"In the Model Energy Communities Project, Pacific Gas and Electric Company (PG&E) found that 53% of the air conditioners checked were a ton (12,000 Btu/h) or more oversized and a study by Pacific Northwest Laboratories found a third of the air conditioners to be a ton or more oversized."

  7. #33
    Join Date
    Nov 2000
    Location
    Waco, Texas, USA
    Posts
    6,153
    This oversizing claim is a big load of crap. Oversized for what? The house? Who are we to tell a homeowner how cool he/she can be? They are paying the bill right?

    Now I agree a system can be oversized for the ductwork....
    "And remember my sentimental friend......that a heart is not judged by how much you love, but by how much you are loved by others" - Wizard of Oz.

  8. #34
    Join Date
    Aug 2001
    Location
    Mechanicsville, Virginia
    Posts
    1,417
    Originally posted by Steve Wiggins
    Who are we to tell a homeowner how cool he/she can be?
    Your right, it's ultimately the customers choice whether to oversize or not.

    We should not just offer "cool" we should offer comfort, and comfort is cool and dry. And let's not ignore how comfortable it is to save a few bucks, each month and down the road.

    We should educate homeowners so they can make an informed decision and not an ignorant one.



    "If perfection is your goal, you may end up with good enough, what might you end up with when good enough is your goal?"
    efficientcomfort.net

  9. #35
    Join Date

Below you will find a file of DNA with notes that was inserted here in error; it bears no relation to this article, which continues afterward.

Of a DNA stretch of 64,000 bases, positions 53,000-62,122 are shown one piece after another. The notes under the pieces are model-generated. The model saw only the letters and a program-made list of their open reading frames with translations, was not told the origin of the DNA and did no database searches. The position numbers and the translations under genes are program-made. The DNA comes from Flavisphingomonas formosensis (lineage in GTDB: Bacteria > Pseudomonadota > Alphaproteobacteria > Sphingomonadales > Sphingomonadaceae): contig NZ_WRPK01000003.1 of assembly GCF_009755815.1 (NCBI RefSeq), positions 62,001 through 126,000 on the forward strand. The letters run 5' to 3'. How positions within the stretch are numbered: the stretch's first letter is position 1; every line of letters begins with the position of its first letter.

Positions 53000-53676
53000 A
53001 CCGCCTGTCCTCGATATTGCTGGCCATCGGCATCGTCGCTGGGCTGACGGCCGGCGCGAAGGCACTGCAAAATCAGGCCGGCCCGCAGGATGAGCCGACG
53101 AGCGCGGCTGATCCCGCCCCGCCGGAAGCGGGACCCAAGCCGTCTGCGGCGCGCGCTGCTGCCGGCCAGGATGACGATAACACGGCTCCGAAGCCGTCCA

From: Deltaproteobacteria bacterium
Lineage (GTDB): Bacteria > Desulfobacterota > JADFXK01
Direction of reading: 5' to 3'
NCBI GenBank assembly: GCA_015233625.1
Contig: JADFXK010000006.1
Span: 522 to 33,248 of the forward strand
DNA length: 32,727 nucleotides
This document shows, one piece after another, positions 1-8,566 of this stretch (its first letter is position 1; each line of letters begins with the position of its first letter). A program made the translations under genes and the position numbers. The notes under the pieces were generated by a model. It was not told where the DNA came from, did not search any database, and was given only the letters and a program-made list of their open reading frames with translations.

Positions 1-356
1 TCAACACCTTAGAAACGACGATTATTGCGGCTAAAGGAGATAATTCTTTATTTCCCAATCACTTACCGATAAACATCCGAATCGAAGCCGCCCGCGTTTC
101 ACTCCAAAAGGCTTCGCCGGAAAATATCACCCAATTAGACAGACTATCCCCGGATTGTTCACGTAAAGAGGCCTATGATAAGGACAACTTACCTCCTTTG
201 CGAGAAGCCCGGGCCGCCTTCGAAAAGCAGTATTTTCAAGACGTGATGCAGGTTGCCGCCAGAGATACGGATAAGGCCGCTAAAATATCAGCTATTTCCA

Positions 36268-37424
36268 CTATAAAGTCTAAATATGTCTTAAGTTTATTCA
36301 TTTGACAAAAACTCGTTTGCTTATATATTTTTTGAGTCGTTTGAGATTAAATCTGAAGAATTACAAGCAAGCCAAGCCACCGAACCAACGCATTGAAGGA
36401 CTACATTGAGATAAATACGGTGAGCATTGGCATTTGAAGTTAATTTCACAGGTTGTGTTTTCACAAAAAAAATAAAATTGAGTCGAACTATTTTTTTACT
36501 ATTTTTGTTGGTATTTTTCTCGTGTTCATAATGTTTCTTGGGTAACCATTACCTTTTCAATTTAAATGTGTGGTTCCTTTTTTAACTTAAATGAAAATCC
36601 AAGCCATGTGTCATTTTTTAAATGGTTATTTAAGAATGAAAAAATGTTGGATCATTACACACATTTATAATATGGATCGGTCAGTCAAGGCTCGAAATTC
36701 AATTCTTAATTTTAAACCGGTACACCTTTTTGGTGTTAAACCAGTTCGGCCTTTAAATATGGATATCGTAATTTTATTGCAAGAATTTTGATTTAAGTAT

Jan 2005
    Posts
    340
    Originally posted by Steve Wiggins
    This oversizing claim is a big load of crap.
    Hi Steve.

    Got a citation for that statement?

  10. #36
    Join Date
    Mar 2005
    Location
    burlington county n.j.
    Posts
    9,763
    [QUOTE]Originally posted by tobnpr
    [B]Second tech came out this morning and found the compressor had grounded out.

    they will be installing a 3-ton, 13 seer Lennox compressor tomorrow, with replacement of the air handler next week.


    no way i would install a new unit on a system that shorted out a compressor then come back a week later to do air handler. any contaminants from old system start destroying new compressor from the start. if total system can't be done til next week, then come up with temp cooling or go on a vacation.

  11. #37
    Join Date
    May 2002
    Location
    Orlando,FL
    Posts
    226
    Hi tobnr,
    I have been doing installs & service on systems in central FL for 13 years.This contractor is not doing you right.First,never have the CU bigger than the AHU.Second,it is poor pratice to match a new high efficiency unit with a older low efficiency unit.It would be wise to go ahead & get a new matching AHU at the same time.Due to your existing ductwork & it being a zoned system go with the same size as your present equipment.I would advise getting more bids.

  12. #38
    Join Date
    Jul 2001
    Location
    Gold Coast of Connecticut
    Posts
    4,656
    Your ductwork needs to be replaced, i am ashamed the contractor did not take the time to look in the attic.

    I would pass on this contractor and look for another!

    The ductwork is driving up your electric bill big time!
    Aire Serv of SW Connecticut- Gas heat, dual fuel and central a/c systems installed and serviced

  13. #39
    Join Date
    Aug 2002
    Location
    Office and warehouse in both Crystal River & New Port Richey ,FL
    Posts
    18,836
    The customer should decide what indoor temperature they want,ie 75 versus 78°F,and then install the correct size to maintain that.Use Manual J/equivilent and you'll have the right size,assuming you use Man. S to selecct the system.


    Sized larger than that is ,just the wrong thing to do.